Vermont Whole Wheat Bread is a classic recipe made in the traditional way, with flour, buttermilk and yeast. Easy to make, it is a flavorful everyday sandwich bread, or toast for breakfast with a slather of Carrot Orange Marmalade. This recipe is adapted from my newest cookbook, The Vermont Country Store Cookbook, featuring updated New England fare.
If this is your first time making bread, a small kitchen thermometer will help to find the correct temperature for liquid. The ideal temperature for liquid to activate dry yeast is 105°F–115°—too hot or too cold will destroy the yeast and the bread will not rise. You can also use it to check the loaves for doneness, which ensures a lovely full loaf with good texture.
No buttermilk? You can make your own by adding 1 tablespoon lemon juice or apple cider to 1 cup milk. Allow it to stand for 10 minutes. Buttermilk activates the yeast and adds a nice sweet and sour note to the dough.
2 1/2 cups buttermilk
2 tablespoons honey
1 tablespoon (or one packet) dry active yeast
5 1/2 cups fine-grind whole-wheat flour
1 1/2 cup unbleached white bread flour, plus more for pans
1 tablespoon kosher salt
3 tablespoons unsalted butter, soft
1 tablespoon vegetable oil, plus more for pans
In a small saucepan, heat the buttermilk to warm to the touch, but not hot (stick a finger in to check). Pour the buttermilk into a large bowl. Sprinkle in the yeast and stir in the honey (which gives the yeast something to eat) and allow it to bloom for 10 minutes. Don’t wait much longer, as everything should be mixed together while still warm.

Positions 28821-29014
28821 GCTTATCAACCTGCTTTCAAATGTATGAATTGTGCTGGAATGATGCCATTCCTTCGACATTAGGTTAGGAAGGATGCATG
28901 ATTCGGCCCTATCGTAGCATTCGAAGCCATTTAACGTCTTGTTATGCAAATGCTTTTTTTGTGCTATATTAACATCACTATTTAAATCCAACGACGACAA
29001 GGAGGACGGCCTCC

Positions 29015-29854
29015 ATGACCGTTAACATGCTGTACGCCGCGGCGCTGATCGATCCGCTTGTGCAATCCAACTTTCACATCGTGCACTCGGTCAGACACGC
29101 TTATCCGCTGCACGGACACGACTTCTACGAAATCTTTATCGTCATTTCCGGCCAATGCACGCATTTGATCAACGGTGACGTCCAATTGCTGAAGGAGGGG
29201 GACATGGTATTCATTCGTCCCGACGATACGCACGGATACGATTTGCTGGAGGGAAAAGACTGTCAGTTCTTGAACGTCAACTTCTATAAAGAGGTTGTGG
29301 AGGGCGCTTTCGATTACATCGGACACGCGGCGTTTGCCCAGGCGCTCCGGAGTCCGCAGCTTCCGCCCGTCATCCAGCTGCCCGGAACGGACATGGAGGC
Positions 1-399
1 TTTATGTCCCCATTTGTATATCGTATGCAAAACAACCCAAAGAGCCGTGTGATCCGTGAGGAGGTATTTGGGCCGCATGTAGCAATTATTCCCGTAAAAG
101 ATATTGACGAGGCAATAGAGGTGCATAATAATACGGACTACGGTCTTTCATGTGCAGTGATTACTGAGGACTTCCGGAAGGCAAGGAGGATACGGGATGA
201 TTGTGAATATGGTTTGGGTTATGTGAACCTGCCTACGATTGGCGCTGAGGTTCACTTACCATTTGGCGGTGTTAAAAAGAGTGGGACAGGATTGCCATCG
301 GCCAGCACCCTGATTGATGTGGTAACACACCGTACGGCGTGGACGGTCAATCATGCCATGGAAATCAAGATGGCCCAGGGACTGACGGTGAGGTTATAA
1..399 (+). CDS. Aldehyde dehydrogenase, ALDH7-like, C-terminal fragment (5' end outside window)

In another large bowl, stir together the whole-wheat flour, one cup of white flour, and the salt. After the yeast mixture has developed, slowly stir in the flour, one cup at a time. This can be done in a mixer fitted with a paddle, or with a thick handled wooden spoon, mixing the dough in a circular fashion. Once the dough has started to form, add the egg, mixing to blend, and then the softened butter.
Once the dough is less sticky and more like a ball, remove it from the bowl to a clean lightly floured counter top or breadboard. Knead the dough, pressing into it and pulling back, pushing it again until it is smooth and elastic. This activates the gluten in the bread, and the more it is kneaded, the better the texture will be in the final bread. Knead until it forms a cohesive ball, and when two fingers are pressing into it, they impressions fill back in. This may take up to 10 minutes.
Clean the bread bowl, dry, and place 1 tablespoon oil in the base. Place the dough back into the bowl, flip it to cover both sides lightly with oil, and cover it with plastic wrap, which will keep the heat sealed inside the dough. Set it in a warm place near the stove or in a furnace room if it is winter, until doubled in size, about one hour. At the end of the hour, punch down the dough to take out the air, and divide in half.
Lightly oil two loaf pans, and shake a little flour inside to coat. A thin coating of flour lets the baked bread easily release from the pan. Cover with plastic wrap again, and allow the dough to rise for 45 minutes to an hour.
Preheat the oven to 375˚F. Once the loaves have doubled, dust the tops with flour. Bake the loaves for 50 to 60 minutes, rotating them halfway through baking, to an internal temperature of 205˚F. to 210˚F. Remove the loaves from the bread pans to a rack and let cool.